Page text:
Below is the FDA's response to "Good Morning America's" story about LASIK eye surgery.
CLICK HERE to read "GMA's" story.
What are you doing to look into all the complaints about LASIK?
The FDA is concerned about reports of patient problems post-LASIK. The agency has established and promoted better mechanisms for reporting adverse events, update information on our Web site to better communicate the risks and benefits of this procedure and to better monitor and improve the safety and effectiveness of the lasers used in the LASIK surgery.
In addition, we have taken several steps to try and better understanding the nature of potential problems and how the FDA may help patients, health care providers and manufacturers avoid them.
This year, the FDA issued a letter to LASIK providers outlining issues related to advertising, specifically what may constitute false and misleading advertising regarding LASIK.
The FDA's Office of Compliance inspected a number of LASIK facilities, which revealed inadequate adverse event reporting systems. The agency issued warning letters to errant facilities and will follow up on their remedial actions.
On the regulatory front, the agency has recognized a specific standard, which outlines the testing and clinical studies necessary for the FDA to approve any new lasers used in this surgery.
We have also been hard at work developing our plans for a national study on post-LASIK problems. More details are outlined below.
All of this and more information are updated regularly on the FDA's Web site.
When do you expect to have your studies completed on the "quality of life" issues?
The results from this project will help the FDA identify factors that can affect quality of life following LASIK and potentially reduce the risk of adverse effects that can impact the surgical outcome. The project is part of the FDA's ongoing effort to better monitor and improve the safety and effectiveness of the lasers used in LASIK surgery.
The goal of the LASIK Quality of Life Collaboration Project is to determine the percentage of patients with significant health-related quality of life problems after LASIK surgery and identify predictors of these problems. The Project is composed of three phases. In an effort to maximize time efficiency, FDA is working in collaboration with the Department of Defense and the National Eye Institute on planning and execution of all three phases simultaneously. In Phase 1 of the project, we are developing a new Web-based questionnaire to assess patient-reported outcomes post-LASIK. The electronic format of this questionnaire will be used during Phase 2 and Phase 3.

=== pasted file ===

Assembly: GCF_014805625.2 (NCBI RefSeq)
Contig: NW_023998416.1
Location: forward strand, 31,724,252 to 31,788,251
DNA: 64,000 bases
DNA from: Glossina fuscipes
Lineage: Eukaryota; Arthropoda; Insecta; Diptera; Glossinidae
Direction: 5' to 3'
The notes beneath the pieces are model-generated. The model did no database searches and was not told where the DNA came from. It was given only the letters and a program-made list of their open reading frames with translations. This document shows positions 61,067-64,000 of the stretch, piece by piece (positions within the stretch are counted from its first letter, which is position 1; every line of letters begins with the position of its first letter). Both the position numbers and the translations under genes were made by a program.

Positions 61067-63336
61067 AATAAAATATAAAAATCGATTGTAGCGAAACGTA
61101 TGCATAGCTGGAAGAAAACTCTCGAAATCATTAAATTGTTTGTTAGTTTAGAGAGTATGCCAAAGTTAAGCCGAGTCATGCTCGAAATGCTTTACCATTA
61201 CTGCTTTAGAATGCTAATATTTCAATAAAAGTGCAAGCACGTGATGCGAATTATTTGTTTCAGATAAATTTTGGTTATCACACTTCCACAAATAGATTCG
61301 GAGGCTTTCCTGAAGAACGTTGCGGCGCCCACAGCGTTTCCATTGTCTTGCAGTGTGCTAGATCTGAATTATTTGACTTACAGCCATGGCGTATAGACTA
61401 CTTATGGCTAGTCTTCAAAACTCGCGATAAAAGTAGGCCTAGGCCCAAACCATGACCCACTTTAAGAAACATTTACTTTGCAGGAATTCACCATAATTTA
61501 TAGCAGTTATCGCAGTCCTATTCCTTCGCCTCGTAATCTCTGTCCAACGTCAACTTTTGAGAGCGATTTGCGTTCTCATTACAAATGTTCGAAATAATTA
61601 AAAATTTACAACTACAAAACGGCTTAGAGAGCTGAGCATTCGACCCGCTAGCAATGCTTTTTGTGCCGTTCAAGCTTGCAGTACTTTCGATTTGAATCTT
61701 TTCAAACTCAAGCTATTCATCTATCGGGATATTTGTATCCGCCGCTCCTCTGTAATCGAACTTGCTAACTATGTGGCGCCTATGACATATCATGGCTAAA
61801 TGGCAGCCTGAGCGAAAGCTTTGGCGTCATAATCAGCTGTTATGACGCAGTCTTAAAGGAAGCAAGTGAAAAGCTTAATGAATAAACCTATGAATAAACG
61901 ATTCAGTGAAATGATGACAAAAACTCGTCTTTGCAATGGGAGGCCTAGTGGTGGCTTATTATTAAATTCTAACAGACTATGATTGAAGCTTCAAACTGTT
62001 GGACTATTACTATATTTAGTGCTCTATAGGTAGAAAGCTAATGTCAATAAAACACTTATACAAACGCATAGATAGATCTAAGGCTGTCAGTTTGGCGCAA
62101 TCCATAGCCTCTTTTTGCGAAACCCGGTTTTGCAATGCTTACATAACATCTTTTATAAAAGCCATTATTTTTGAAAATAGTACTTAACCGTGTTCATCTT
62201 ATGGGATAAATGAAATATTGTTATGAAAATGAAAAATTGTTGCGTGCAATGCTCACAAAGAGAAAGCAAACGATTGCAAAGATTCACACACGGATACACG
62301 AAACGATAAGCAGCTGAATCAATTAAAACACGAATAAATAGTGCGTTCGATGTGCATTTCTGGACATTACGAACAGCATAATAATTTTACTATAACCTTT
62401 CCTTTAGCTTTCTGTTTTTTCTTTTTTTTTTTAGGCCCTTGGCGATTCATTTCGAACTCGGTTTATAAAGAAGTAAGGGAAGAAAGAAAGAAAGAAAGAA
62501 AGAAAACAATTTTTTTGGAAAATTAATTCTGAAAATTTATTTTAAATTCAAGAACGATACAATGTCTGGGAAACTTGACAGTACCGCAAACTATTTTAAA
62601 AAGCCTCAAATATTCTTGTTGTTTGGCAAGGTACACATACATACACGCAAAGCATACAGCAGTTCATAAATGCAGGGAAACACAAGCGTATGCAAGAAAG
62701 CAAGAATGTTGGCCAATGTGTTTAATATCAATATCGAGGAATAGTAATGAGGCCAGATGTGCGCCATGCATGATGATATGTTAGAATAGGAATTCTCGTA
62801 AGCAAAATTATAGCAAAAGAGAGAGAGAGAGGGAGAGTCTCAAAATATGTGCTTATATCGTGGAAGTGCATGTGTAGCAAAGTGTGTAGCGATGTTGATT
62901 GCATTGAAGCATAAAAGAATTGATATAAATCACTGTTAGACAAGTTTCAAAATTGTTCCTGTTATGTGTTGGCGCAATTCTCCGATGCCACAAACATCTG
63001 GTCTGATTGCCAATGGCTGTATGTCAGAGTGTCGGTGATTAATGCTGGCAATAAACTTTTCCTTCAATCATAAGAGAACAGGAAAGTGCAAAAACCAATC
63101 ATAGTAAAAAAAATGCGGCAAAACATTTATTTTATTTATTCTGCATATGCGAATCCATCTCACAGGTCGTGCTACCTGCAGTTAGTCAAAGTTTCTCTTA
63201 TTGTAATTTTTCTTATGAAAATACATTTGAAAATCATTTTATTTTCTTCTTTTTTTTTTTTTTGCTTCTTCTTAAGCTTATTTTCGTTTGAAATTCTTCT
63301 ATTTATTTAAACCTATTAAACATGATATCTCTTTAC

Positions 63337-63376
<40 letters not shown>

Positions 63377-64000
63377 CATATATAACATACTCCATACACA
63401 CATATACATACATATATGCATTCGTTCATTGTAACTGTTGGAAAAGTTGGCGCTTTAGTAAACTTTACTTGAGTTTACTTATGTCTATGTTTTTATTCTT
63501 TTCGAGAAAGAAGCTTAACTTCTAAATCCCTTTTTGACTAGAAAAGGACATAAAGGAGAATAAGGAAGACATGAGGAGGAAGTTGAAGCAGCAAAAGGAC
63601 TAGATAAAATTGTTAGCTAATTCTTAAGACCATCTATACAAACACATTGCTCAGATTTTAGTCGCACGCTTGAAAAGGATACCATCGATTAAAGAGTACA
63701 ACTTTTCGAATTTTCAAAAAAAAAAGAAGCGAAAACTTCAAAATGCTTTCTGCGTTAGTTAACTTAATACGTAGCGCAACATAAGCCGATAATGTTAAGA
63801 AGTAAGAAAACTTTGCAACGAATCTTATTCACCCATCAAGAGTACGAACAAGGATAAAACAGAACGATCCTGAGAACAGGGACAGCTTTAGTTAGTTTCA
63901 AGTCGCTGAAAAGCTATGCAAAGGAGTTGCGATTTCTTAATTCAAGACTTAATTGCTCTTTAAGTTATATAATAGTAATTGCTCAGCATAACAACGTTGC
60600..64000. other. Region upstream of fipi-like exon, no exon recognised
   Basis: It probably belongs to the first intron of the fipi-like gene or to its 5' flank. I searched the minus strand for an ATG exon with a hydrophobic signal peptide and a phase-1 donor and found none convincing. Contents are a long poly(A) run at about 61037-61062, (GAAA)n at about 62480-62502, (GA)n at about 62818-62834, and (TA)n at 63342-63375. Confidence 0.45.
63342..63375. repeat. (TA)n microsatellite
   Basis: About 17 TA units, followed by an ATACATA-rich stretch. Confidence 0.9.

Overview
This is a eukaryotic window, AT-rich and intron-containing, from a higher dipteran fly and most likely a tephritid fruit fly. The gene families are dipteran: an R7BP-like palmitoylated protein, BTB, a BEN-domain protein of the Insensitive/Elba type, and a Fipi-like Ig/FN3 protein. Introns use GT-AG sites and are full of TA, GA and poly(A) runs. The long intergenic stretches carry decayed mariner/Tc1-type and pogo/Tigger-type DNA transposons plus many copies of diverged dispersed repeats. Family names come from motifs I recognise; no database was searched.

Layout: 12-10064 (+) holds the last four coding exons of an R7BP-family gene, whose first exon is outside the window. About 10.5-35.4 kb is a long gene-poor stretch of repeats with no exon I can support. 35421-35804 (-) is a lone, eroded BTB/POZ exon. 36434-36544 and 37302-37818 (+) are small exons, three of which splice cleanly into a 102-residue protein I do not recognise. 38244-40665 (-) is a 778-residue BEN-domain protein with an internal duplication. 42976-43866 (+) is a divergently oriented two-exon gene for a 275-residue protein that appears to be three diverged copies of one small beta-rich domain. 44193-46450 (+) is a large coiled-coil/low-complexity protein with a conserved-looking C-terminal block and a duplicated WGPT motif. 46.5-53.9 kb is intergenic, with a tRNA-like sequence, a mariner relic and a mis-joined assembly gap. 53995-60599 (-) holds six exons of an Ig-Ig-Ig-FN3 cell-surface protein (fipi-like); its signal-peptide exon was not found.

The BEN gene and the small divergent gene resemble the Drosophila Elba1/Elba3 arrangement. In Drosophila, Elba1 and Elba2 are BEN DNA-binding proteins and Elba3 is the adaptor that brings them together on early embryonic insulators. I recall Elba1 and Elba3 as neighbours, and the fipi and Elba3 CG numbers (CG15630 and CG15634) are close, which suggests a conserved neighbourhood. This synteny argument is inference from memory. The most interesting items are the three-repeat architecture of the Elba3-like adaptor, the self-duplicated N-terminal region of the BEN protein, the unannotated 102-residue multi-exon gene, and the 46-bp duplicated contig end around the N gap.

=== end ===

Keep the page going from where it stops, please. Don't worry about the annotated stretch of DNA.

Phase 2 will be a clinical study to evaluate health-related quality of life and satisfaction following LASIK as reported by patients in an active duty military population treated at a military refractive surgery center. We hope to confirm the validity of the survey instrument (questionnaire), evaluate the ease of administration of the instrument, and pilot the instrument under the uniform conditions of the military prior to using it in the general population. The protocol for this study has been developed by federal experts in clinical research and has been reviewed and approved by an independent committee comprised of patient representatives and experts in refractive surgery, clinical research, and questionnaire development. The protocol is ready for institutional review board submission. Therefore, enrollment into this study has not yet begun.
Phase 3 will be a national, multi-center clinical study to determine the percentage of patients in a general LASIK population with significant symptoms and functional limitations after LASIK surgery, as well as explore possible contributing factors to poor outcomes. The protocol for Phase 3 is under development; therefore, enrollment into this study has not yet begun.
The Project is expected to be completed in 2012.
The numbers show that 95% of patients do get some improvement in their vision -- 5% do not -- and many people report problems such as halo's, starbursts, glare, etc. Is 5% non-improvement rate too high for a surgery used by nearly a million people a year?
We're not sure that the premise of your questions is accurate.
It is important to make a distinction between patient reported outcomes and objective measurements of vision. You may be referring to patient reported outcomes (PROs) in your question. Based upon our review of the available data, LASIK PROs (including symptoms such as glare and haloes) have not been evaluated in a consistent, scientific manner.
Therefore, although we believe that the percentage of subjects with significant health-related quality-of-life issues is extremely small based on the available data, we cannot make scientifically sound general conclusions at this time.